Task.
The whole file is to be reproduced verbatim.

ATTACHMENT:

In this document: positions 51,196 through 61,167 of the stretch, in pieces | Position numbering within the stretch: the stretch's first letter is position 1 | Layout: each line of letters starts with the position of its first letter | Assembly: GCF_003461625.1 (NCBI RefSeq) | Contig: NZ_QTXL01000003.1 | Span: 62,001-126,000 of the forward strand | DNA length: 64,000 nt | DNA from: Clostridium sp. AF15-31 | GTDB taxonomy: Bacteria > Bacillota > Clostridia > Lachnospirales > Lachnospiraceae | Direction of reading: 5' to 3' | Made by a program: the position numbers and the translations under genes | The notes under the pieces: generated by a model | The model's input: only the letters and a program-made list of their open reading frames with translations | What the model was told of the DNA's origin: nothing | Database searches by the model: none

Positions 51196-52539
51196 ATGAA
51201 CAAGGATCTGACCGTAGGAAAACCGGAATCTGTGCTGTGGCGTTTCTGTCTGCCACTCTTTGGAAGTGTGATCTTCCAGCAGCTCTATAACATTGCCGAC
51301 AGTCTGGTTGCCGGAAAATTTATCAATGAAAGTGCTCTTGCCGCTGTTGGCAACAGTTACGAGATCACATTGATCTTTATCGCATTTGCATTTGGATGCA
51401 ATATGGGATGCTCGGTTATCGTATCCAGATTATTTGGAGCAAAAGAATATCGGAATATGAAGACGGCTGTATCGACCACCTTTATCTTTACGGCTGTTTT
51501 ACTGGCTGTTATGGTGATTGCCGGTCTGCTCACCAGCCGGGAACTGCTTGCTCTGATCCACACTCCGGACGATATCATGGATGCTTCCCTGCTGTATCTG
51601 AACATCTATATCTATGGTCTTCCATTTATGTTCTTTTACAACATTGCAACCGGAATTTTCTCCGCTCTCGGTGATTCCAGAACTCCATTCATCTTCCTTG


In this document: positions 51,196 through 61,167 of the stretch, in pieces | Position numbering within the stretch: the stretch's first letter is position 1 | Layout: each line of letters starts with the position of its first letter | Assembly: GCF_003461625.1 (NCBI RefSeq) | Contig: NZ_QTXL01000003.1 | Span: 62,001-126,000 of the forward strand | DNA length: 64,000 nt | DNA from: Clostridium sp. AF15-31 | GTDB taxonomy: Bacteria > Bacillota > Clostridia > Lachnospirales > Lachnospiraceae | Direction of reading: 5' to 3' | Made by a program: the position numbers and the translations under genes | The notes under the pieces: generated by a model | The model's input: only the letters and a program-made list of their open reading frames with translations | What the model was told of the DNA's origin: nothing | Database searches by the model: none

Positions 51196-52539
51196 ATGAA
51201 CAAGGATCTGACCGTAGGAAAACCGGAATCTGTGCTGTGGCGTTTCTGTCTGCCACTCTTTGGAAGTGTGATCTTCCAGCAGCTCTATAACATTGCCGAC
51301 AGTCTGGTTGCCGGAAAATTTATCAATGAAAGTGCTCTTGCCGCTGTTGGCAACAGTTACGAGATCACATTGATCTTTATCGCATTTGCATTTGGATGCA
51401 ATATGGGATGCTCGGTTATCGTATCCAGATTATTTGGAGCAAAAGAATATCGGAATATGAAGACGGCTGTATCGACCACCTTTATCTTTACGGCTGTTTT
51501 ACTGGCTGTTATGGTGATTGCCGGTCTGCTCACCAGCCGGGAACTGCTTGCTCTGATCCACACTCCGGACGATATCATGGATGCTTCCCTGCTGTATCTG
51601 AACATCTATATCTATGGTCTTCCATTTATGTTCTTTTACAACATTGCAACCGGAATTTTCTCCGCTCTCGGTGATTCCAGAACTCCATTCATCTTCCTTG